Philly Non-Sports Card Show in Allentown

Recently, I attended the Philly Non-Sports Card Show. I didn’t quite know what to expect. I had been to “CCG” shows, but they’re universally labelled as such. So I headed out, having very little idea of what might be in store for me.

When I arrived there was a line of about 100 people waiting to get in. It wasn’t quite a comic con crowd, but there were some characters, an equal mix of genders and a very wide range of ages.

Now before I explain what I saw at the show, let me explain all I know about Non-Sports Cards. When I was younger I collected some Ninja Turtles cards, some Jurassic Park cards, and somehow I ended up with Desert Storm cards and a set from Decision 1992. I never collected Garbage Pail Kids, but I knew they existed. Outside of that, I only knew about CCGs.

This show was not full of CCGs. Although from all appearances, I assumed there was a bubble that burst on the non-sports cards industry in the mid-90’s, you know the one that hurt toys and comics, but this industry, like the others is still fairly vibrant, although not nearly as widespread or as mainstream.

By the way, I know what you’re thinking and NO, even with the huge influx of successful and popular comic movies, comic books the industry is not what it was in the 90’s. It’s very different, as shaped by our culture and the phrase geek. Toys, non-sports cards, CCGs, and comics are all still less prevalent. It only seems to have made a comeback because geek is popular, although people with superheroes on their shirts don’t commonly read comics, a huge change from the 90’s, when most “normal” people wouldn’t wear them at all. Also, nostalgia is in. You are more likely to see people with older stuff, old comic books, old cards, old toys, than you are to see them with something made last year. Old is in.

Speaking of old is in, I did see my Ninja Turtles, Desert Storm and Jurassic Park cards. Of course there were Garbage Pail Kids, I don’t think a show like this can exist without them, they are a hot commodity. I didn’t see any CCGs, except for a guy trying to unload X-Files CCG booster packs. I bought all 6 for a dollar. Why not add a little to my collection for a dollar, they retailed in the mid 90’s for $2.95.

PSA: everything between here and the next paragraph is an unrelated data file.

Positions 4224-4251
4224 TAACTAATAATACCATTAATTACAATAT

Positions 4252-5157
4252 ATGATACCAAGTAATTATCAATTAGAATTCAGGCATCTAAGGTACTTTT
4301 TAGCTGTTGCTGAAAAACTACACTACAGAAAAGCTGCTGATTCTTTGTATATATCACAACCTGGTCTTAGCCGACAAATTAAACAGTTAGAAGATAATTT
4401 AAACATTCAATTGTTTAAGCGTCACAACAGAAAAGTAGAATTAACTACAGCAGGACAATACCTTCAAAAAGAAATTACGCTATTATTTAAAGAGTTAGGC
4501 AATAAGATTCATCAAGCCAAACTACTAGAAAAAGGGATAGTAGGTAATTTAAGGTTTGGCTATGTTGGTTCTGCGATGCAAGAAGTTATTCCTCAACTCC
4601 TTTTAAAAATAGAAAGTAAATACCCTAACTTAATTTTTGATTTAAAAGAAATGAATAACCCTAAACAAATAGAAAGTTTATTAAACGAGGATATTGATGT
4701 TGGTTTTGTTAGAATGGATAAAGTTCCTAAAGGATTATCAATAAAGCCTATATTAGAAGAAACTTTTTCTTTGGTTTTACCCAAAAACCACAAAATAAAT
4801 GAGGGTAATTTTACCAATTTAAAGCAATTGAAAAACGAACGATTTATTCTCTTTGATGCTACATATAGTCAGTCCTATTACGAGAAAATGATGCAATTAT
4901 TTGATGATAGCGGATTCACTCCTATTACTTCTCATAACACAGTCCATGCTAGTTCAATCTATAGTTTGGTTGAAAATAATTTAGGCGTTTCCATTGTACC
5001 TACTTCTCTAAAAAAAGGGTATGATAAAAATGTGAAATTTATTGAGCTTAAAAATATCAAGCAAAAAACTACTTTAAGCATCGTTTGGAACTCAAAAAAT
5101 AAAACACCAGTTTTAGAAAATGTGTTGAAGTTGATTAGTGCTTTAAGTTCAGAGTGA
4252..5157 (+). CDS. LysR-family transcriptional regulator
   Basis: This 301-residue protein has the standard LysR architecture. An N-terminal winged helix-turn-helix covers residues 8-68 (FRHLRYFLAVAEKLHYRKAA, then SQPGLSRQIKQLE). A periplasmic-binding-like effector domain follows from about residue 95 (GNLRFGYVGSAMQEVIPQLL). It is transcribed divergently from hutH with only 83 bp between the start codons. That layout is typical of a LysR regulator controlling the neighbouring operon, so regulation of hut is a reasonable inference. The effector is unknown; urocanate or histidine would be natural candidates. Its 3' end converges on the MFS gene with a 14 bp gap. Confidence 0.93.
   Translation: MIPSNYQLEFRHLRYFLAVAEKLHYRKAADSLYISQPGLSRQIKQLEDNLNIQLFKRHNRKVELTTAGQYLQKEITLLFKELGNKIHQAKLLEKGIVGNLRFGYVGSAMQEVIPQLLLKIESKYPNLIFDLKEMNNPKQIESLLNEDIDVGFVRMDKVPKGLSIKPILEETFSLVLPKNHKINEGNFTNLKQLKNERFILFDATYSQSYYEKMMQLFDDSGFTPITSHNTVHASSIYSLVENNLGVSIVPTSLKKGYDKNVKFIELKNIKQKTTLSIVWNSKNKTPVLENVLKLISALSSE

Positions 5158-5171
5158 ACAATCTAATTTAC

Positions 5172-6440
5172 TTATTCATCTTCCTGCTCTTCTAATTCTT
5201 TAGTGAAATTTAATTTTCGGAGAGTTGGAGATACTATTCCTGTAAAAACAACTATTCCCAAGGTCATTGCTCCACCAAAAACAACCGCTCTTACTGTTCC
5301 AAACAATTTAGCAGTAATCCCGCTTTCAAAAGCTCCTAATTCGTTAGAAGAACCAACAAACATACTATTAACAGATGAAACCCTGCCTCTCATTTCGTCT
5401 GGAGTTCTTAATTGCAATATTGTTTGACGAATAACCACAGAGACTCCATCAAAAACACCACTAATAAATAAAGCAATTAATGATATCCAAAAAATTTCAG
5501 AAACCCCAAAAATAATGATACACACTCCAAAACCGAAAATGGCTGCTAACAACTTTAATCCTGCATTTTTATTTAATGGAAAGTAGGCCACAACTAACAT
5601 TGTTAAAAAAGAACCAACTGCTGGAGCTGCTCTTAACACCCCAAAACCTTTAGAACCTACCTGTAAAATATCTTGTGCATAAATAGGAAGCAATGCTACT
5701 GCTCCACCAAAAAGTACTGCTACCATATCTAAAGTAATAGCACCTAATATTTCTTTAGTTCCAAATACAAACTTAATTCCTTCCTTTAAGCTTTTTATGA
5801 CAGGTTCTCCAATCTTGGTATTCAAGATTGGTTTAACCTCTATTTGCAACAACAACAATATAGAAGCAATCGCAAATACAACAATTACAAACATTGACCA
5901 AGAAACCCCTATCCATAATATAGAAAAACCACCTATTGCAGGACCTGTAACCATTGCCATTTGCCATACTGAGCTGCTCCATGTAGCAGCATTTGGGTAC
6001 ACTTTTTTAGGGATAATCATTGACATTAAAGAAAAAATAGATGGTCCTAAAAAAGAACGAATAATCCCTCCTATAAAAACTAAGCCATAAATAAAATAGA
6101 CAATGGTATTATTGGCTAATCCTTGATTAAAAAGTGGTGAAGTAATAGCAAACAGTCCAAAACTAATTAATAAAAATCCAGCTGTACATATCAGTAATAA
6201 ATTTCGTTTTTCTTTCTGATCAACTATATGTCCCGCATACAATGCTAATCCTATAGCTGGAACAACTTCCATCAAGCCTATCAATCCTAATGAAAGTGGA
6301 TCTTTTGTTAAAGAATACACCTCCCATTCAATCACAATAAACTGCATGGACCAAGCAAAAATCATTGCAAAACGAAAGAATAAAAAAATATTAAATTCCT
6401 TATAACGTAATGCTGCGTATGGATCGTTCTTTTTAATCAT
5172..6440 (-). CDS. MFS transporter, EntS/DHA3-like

I also picked up some marvel hero sets, for no other reason than I like leaving geeky stuff on my desk at work to remind me that even though I have a full time job I don’t have to be grown up all the time and because sometimes it can make meetings fun, although most just look at the programming code I printed and put on my board, plus my R2 unit and the other stuff and move on, but the bait is there for someone if they want to take it.

That’s not all, I picked up a set of Big Bang Theory cards for a friend. They didn’t ask for it, but they like the show, so why not? I was amazed at how the industry has continued. Big Bang Theory, Battlestar Galactica (the newer one, not the 70’s one, but they did have 70’s cards, too), Simpsons, Hellboy, Golden Compass, Charmed, Farscape, James Bond of the new and old era, Star Wars, Walking Dead, True Blood, Dexter, Fringe, Vampire Diaries, Harry Potter, Twilight, Lost, well you get the idea. Just because the industry isn’t as well known, doesn’t mean it isn’t doing what it does.

What it does? Yes, what it does. This is an industry that takes advantage of one thing and one thing only. Fandom. Everything else is just cake. Now, as for the list in the prior paragraph, some I’m surprised by, but then again, that’s probably because I’m not a fan of those things.

Back to the loot. As I was looking through all of the sets, I spyed a Spy v. Spy set and snagged it. I don’t think there was anyway that it wasn’t coming home with me. The last of my loot was a 25 cent pack of All My Children cards for one of my soap-loving co-workers.

I enjoyed the show. The vendors are friendly and the crowd is too. It’s not the same as comic con, because the people are different, but then again, they’re also the same. Fandom or being a fanboy isn’t exclusive to geekdom, it never was, but the communities within, like at this non-sports card show or at a comic con are beautiful. For the most part, it’s a community of people who are passionate about things, that’s a plural. Rarely will a fan of one thing not like something else entirely. And for a lot of us, we’ve been, at times,¬†ostracized¬†for our fandom, so when we all get together at a convention of any kind, we’re always nice to each other.

And on that, after school special note. Get your Geek on!